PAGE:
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Free Preview: The Complete Guide to Migrating WordPress

Introduction

00:40
  • Overview
  • Transcript

When you've finished developing a WordPress site on your local computer, you'll need to migrate it to its live server. This can be a frustrating experience for many developers—there's a lot that can go wrong along the way, and if you're not careful, you can even lose data or break another site on the server.

In this course, you'll learn all about how to migrate a WordPress site from development to live. You'll see how to migrate a site from your local computer to a remote server, from one remote server to another, and into and out of a Multisite network.

Do you want to learn WordPress development from start to finish? Check out our learning guide: Learn WordPress Development.

1.Introduction
1 lesson, 00:40

Free Lesson
1.1
Introduction
00:40

2.Migrating From Development to Live
3 lessons, 15:56

Free Lesson
2.1
FTP Access and PHPMyAdmin
05:12

2.2
Export and Edit the Database
04:22

2.3
Import the Database and Upload Files
06:22

3.Migrating From One Remote Server to Another
1 lesson, 07:14

3.1
Migrating From One Remote Server to Another
07:14

4.Migrating a Site Into a Multisite Network
3 lessons, 17:51

4.1
Overview of Multisite Migration
05:44

4.2
Export and Edit the Database and Download Files
05:54

4.3
Import the Database, Upload Files, and Migrate Users
06:13

5.Migrating a Site Out of a Multisite Network
1 lesson, 06:26

5.1
Exporting and Editing the Database
06:26

6.Conclusion
1 lesson, 02:39

6.1
Conclusion
02:39


1. Introduction

1.1 Introduction

Hello, and welcome to this Tuts+ course on migrating WordPress. My name's Rachel McCollin, and in this course I'll show you how to use tools such as phpMyAdmin and FTP to migrate WordPress between a variety of locations. So we'll start with a local site, a development site. And I'll show you how to migrate that to a remote site. I'll then show you how to migrate between one remote location and another. And then we'll move on to looking at WordPress Multisite. So we'll migrate our site into a WordPress network, and then I'll show you how to migrate a site out of a WordPress network. Watch this course and find out how to migrate WordPress.

2. Migrating From Development to Live

2.1 FTP Access and PHPMyAdmin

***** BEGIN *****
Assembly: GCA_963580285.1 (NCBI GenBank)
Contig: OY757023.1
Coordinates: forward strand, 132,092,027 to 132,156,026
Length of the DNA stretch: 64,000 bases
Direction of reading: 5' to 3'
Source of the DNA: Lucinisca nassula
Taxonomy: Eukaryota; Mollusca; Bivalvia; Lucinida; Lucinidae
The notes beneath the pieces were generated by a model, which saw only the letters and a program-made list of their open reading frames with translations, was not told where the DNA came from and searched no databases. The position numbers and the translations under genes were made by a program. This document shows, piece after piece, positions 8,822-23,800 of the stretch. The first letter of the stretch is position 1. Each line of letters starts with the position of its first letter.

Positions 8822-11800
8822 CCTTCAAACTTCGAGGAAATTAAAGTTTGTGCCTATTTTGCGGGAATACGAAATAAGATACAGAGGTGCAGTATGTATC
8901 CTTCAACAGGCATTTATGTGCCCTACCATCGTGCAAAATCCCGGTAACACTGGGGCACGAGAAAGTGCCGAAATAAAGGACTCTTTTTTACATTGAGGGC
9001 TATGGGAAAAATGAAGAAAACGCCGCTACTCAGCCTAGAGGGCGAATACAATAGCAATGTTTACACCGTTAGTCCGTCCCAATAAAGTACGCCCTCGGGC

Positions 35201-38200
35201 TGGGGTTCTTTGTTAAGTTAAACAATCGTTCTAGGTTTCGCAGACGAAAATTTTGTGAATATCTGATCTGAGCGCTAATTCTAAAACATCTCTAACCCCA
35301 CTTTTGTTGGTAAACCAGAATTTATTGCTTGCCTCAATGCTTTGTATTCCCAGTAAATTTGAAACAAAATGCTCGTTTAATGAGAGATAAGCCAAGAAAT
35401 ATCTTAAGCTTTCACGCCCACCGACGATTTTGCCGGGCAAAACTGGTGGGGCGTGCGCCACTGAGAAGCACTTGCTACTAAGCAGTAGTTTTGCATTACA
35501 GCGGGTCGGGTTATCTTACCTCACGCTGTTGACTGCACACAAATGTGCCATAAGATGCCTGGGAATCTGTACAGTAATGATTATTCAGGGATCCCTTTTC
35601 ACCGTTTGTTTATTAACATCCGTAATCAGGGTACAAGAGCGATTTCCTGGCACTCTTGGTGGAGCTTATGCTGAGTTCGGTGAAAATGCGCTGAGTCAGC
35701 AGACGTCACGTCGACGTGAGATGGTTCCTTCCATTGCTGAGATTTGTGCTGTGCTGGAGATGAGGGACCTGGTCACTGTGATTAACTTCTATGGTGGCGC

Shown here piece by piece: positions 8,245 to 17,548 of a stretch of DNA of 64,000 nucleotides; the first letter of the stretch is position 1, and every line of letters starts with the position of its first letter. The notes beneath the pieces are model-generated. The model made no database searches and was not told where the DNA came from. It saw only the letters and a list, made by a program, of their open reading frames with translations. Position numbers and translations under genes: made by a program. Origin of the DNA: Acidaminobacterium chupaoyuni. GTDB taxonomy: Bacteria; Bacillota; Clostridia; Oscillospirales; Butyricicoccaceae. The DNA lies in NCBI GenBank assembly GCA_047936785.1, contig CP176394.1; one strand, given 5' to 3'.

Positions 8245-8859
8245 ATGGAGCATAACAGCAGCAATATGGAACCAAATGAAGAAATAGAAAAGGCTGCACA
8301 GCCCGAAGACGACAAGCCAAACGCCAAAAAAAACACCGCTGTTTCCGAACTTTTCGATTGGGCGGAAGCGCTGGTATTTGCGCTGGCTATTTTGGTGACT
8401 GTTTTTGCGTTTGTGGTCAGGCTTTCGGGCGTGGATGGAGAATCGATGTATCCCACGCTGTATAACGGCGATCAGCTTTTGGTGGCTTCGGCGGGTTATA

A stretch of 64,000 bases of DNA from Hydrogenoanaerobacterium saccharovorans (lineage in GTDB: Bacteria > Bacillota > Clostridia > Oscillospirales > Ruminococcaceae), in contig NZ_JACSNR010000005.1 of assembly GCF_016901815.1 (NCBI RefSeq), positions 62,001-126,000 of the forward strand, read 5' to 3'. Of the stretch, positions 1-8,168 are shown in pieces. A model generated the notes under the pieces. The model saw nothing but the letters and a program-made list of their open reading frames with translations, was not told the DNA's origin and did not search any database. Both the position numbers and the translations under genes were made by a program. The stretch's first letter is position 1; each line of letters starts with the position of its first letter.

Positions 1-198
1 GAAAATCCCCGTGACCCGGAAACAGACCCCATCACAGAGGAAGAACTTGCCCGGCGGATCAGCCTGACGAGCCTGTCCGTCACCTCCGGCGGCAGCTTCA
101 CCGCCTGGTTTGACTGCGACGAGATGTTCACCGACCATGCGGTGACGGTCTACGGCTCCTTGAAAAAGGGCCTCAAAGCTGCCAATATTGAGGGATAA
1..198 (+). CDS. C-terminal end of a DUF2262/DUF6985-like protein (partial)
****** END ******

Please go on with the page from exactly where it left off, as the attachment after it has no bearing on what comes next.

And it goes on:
Hello and welcome back to this Tuts+ course on Migrating WordPress. In this part of the course, we're going to get started with migrating WordPress from a development site to a live site. And for a lot of people, this is the first time they migrate a WordPress site. So let's say, you set yourself up a local WordPress installation and you've created a test site and now you want to migrate it to your remote server. In other words, to the place on the Internet that your hosting provider has given you to store your site. So in this part of the course, I'm gonna help you get started with that process and introduce you to some of the tools that you'll need to use. So here's the local site that I'm going to be migrating. And this is a site I've set up for this tutorial that's on my local machine, and I'm using MAMP to run it. So I'm assuming that you've already got a local site and that you've used MAMP, or possibly a similar tool. But in my experience, most people use MAMP to install WordPress and run their site locally. And if you've got a tool like MAMP installed, you'll be able to use localhost on your computer and access all of the sites that you've installed there. You can see I got quite a few, but the one I'm working with is this one called tutsplus. So I've also got a set up on my remote server. And what I tend to do when I'm migrating WordPress is I keep all of the tabs related to the site I am starting with in a different window from all of the screens relating to the site I'm moving to. Because otherwise, I might end up doing something wrong. Maybe exporting the database from the site where I need to be importing a database, or something like that. So these are my tabs relating to the local site. And if I switch windows, I've got my tabs relating to the remote site. And there's not much there yet, because I haven't got set up with my remote site. But here's my cPanel for my hosting provider. Now, the first thing I need to do is install WordPress, and you can do that in one of two ways. You can either use an auto installer that's provided by your hosting provider or you can download it from the WordPress website. I've accidentally gone to wordpress.com there. Or you can access it from the WordPress website. So I'm going to quickly install WordPress on the remote server by using the five-minute install. So I've now got a new WordPress site, and this is stored on my remote server. So you can see it's in a subdirectory of my own site, compasshosting.co.uk. But in your case, it would be up here, wordpressmigration.co.uk or .com, or whatever it is you're using as your domain name. And this is the frontend of the site at the moment, and it's not got much content. Don't worry about that, because we will be overriding any themes or plugins, or any content in this site with what we'll be migrating across from the local site. So it really doesn't matter what WordPress has installed for you, because we'll be overriding that. So here in my cPanel, I've still got access to it. And I will need to be using, this is, again, for my remote site, I'll need to be using a tool called phpMyAdmin, and that gives you access to the database of your site. So you can see here, I've got a number of databases. This is the one I want to be working with. So this gives me access to my database. And this is the database for the remote site that I've just installed. And you can see here, there are the standard database tables created by WordPress when you install it. During the process of migrating the site from development to live, we'll actually delete all these tables and replace them with new ones from the development site. So everything will be cleaned out from this new site that we've installed and replaced with what's in the local site. So there are three parts to migrating WordPress. The first one is installing WordPress, which I've just done. The second is migrating the database, which we'll do during this course. And the third is migrating the files. So you'll need to migrate the contents of the WP content directory. Now let me show you that in Coda. So here are my two sites side by side in my code editing software, Coda. Now, you could use a tool like Coda to do this, because Coda gives you FTP access to your sites. Or alternatively, you could use a program that just gives you FTP access, such as FileZilla. And you can find FileZilla here. And this will give you software that you can use to upload files via FTP to your remote server. And again, I'll include some links in the notes for this course. So I'm gonna be using Coda, because that's the interface that I'm familiar with. But if you're not using a code editor that includes FTP access, FileZilla is free and it's a great tool for doing that. So those are the tools that you'll need to use to migrate from your local site to your remote site. In the next part of the course, we'll start migrating the site. So we'll export the database from the local site and we'll edit it so that it will work in the remote site. See you next time, and thanks for watching.